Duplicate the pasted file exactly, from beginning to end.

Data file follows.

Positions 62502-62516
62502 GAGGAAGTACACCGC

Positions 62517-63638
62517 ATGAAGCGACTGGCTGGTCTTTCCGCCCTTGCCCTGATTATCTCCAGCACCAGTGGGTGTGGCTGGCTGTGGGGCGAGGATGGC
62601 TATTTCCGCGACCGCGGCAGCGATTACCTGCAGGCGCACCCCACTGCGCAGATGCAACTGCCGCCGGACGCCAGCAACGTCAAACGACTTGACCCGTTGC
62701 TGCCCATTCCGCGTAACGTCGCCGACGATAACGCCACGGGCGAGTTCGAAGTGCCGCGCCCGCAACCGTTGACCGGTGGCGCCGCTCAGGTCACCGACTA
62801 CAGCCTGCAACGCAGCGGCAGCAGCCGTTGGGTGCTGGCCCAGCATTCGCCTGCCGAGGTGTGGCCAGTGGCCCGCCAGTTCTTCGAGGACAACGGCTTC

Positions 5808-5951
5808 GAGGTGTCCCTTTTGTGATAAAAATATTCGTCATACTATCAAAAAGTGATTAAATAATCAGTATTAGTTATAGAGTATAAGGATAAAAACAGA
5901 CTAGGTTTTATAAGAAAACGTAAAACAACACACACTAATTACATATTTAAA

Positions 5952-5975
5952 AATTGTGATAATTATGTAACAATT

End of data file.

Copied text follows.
Positions 62502-62516
62502 GAGGAAGTACACCGC

Positions 62517-63638
62517 ATGAAGCGACTGGCTGGTCTTTCCGCCCTTGCCCTGATTATCTCCAGCACCAGTGGGTGTGGCTGGCTGTGGGGCGAGGATGGC
62601 TATTTCCGCGACCGCGGCAGCGATTACCTGCAGGCGCACCCCACTGCGCAGATGCAACTGCCGCCGGACGCCAGCAACGTCAAACGACTTGACCCGTTGC
62701 TGCCCATTCCGCGTAACGTCGCCGACGATAACGCCACGGGCGAGTTCGAAGTGCCGCGCCCGCAACCGTTGACCGGTGGCGCCGCTCAGGTCACCGACTA
62801 CAGCCTGCAACGCAGCGGCAGCAGCCGTTGGGTGCTGGCCCAGCATTCGCCTGCCGAGGTGTGGCCAGTGGCCCGCCAGTTCTTCGAGGACAACGGCTTC

Positions 5808-5951
5808 GAGGTGTCCCTTTTGTGATAAAAATATTCGTCATACTATCAAAAAGTGATTAAATAATCAGTATTAGTTATAGAGTATAAGGATAAAAACAGA
5901 CTAGGTTTTATAAGAAAACGTAAAACAACACACACTAATTACATATTTAAA

Positions 5952-5975
5952 AATTGTGATAATTATGTAACAATT